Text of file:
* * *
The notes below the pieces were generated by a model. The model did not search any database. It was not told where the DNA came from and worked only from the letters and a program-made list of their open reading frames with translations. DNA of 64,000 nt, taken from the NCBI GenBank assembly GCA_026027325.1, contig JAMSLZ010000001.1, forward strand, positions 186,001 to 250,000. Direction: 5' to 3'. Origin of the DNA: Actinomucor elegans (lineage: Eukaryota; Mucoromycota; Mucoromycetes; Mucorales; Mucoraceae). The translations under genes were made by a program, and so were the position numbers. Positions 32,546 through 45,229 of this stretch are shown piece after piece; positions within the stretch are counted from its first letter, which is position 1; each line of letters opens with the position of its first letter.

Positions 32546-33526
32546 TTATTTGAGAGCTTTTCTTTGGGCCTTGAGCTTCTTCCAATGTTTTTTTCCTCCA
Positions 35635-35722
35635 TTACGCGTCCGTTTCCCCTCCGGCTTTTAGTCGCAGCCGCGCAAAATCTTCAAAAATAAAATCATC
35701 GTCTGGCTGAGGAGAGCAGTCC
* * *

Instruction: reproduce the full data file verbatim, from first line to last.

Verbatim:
The notes below the pieces were generated by a model. The model did not search any database. It was not told where the DNA came from and worked only from the letters and a program-made list of their open reading frames with translations. DNA of 64,000 nt, taken from the NCBI GenBank assembly GCA_026027325.1, contig JAMSLZ010000001.1, forward strand, positions 186,001 to 250,000. Direction: 5' to 3'. Origin of the DNA: Actinomucor elegans (lineage: Eukaryota; Mucoromycota; Mucoromycetes; Mucorales; Mucoraceae). The translations under genes were made by a program, and so were the position numbers. Positions 32,546 through 45,229 of this stretch are shown piece after piece; positions within the stretch are counted from its first letter, which is position 1; each line of letters opens with the position of its first letter.

Positions 32546-33526
32546 TTATTTGAGAGCTTTTCTTTGGGCCTTGAGCTTCTTCCAATGTTTTTTTCCTCCA
Positions 35635-35722
35635 TTACGCGTCCGTTTCCCCTCCGGCTTTTAGTCGCAGCCGCGCAAAATCTTCAAAAATAAAATCATC
35701 GTCTGGCTGAGGAGAGCAGTCC